woman boxing

The Power of Creatine

With its potential consumer base continuing to expand, creatine is a popular supplement for its key role in the muscles during exercise. See what creatine does for the body, who it might benefit, and how to overcome common stability challenges with creatine.

What Is Creatine?

Creatine is an organic compound made from three amino acids: arginine, glycine, and methionine. While the body naturally produces creatine, people can also take in creatine through the diet (from meat) and through supplements in the form of creatine monohydrate.

Creatine plays a role in supplying energy to the cells, especially the muscle cells, during anaerobic activity. During an aerobic exercise such as resistance training, after ATP is quickly used up for energy, the body begins to break down creatine to make more ATP. This is why creatine is a favorite supplement ingredient among sports performance consumers, as they seek ways to increase their exercise capacity to make greater gains in muscle mass and strength.

Populations Who Might Benefit from Creatine

Sports Performance & Energy  Consumers

Sports performance consumers are the most likely to use creatine supplements. Nearly 70% of creatine users exercise seven or more hours per week, and they’re much more likely to do bodybuilding or competitive weightlifting than the general population (28% vs. 14%).1 They’re also more likely to participate in team sports such as football, basketball, hockey, and soccer (36% vs. 21%) and combat sports like martial arts, boxing, and wrestling (25% vs. 15%).2 While improving performance is the main goal, some also use creatine for recovery benefits.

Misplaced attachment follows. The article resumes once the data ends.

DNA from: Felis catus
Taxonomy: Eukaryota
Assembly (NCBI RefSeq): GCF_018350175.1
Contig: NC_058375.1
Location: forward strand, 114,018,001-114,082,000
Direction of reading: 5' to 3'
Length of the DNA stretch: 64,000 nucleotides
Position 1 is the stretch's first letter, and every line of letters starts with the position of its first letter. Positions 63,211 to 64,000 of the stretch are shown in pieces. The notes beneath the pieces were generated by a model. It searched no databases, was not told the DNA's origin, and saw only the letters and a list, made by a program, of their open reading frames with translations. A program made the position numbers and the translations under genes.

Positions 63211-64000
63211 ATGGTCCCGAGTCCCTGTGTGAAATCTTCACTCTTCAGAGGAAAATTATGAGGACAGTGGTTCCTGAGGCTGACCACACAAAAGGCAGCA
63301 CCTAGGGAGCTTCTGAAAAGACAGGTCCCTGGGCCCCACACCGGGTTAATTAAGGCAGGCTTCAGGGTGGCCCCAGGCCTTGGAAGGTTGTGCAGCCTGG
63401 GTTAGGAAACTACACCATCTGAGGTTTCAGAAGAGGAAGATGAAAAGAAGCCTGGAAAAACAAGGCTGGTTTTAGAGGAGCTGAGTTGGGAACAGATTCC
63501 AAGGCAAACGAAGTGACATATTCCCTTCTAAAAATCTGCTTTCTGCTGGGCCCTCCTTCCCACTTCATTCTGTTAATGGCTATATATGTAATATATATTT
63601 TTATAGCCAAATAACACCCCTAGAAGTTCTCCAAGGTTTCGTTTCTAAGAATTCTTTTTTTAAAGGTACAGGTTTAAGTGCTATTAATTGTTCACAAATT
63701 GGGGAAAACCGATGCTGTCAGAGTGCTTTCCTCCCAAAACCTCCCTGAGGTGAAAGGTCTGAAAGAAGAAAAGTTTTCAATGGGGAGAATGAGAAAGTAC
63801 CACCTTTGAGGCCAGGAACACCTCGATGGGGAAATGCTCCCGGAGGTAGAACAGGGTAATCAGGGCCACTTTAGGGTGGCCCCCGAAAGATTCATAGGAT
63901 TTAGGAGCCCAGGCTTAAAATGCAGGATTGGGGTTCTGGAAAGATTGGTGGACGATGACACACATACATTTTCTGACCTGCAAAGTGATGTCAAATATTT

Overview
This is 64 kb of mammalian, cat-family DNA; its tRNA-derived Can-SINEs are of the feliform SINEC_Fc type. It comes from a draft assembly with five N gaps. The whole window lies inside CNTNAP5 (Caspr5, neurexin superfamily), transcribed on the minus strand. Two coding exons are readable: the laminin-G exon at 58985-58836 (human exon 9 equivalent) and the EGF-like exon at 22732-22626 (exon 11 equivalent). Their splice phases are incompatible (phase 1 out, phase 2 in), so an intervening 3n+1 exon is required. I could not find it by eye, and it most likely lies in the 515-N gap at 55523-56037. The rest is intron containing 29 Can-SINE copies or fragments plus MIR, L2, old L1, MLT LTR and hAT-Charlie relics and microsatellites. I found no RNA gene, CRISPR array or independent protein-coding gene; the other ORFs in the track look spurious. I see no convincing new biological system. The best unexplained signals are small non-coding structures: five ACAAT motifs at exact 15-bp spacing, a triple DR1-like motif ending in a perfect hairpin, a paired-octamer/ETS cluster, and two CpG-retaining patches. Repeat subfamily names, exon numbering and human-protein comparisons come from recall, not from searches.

man pouring creatine in shaker

Active Aging Consumers

Beyond targeting those looking to improve their sports performance, brands can also consider focusing on active aging consumers. Some studies have shown that resistance training along with creatine monohydrate supplementation enhances muscle gain, strength, and functional performance in older adults compared to resistance training alone.3 Increased anaerobic exercise capacity that allows an older adult to exercise for longer can help stave off the loss of muscle mass (myopenia) and strength (dynapenia) that occurs with age.

Stability Challenges with Creatine

Despite the popularity of creatine, products in the market have traditionally been limited to dry formats such as ready-to-mix (RTM) beverage powders and pills. This is due to the instability of creatine in water, which has impeded its expansion into trending formats like ready-to-drink (RTD) beverages. When creatine is mixed with water, it breaks down into creatinine (a compound with no benefits to the body) within a few days. Creatine also has poor solubility—a problem even for RTM beverages.

The CreaBev® Solution

CreaBev is a cutting-edge, encapsulated creatine monohydrate that addresses both of these issues. CreaBev is known for its superior solubility and stability in water compared to traditional creatine monohydrate. In a long term stability study over a 12 month period 70% of the creatine monohydrate in CreaBev remained stable verses the standard creatine monohydrate material that degraded completely.4 It can be used in neutral pH or acidic RTD beverages, as well as in RTM beverages, where its improved dispersion is a key benefit for the consumer.

man flexing muscles

As research continues into this important ingredient, brands may find even more applications for creatine beyond sports performance, energy, recovery, and active aging products. Glanbia is here to help. To expand the possibilities for your products, learn more about CreaBev and our other sports performance bioactives.

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References

1-2. Glanbia Nutritionals CINT Survey (creatine users N=283, general population N=1014), November 2018.
3. Devries, M.C. & Phillips, S.M. Creatine supplementation during resistance training in older adults—a meta-analysis. Medicine & Science in Sports & Exercise (2014). 

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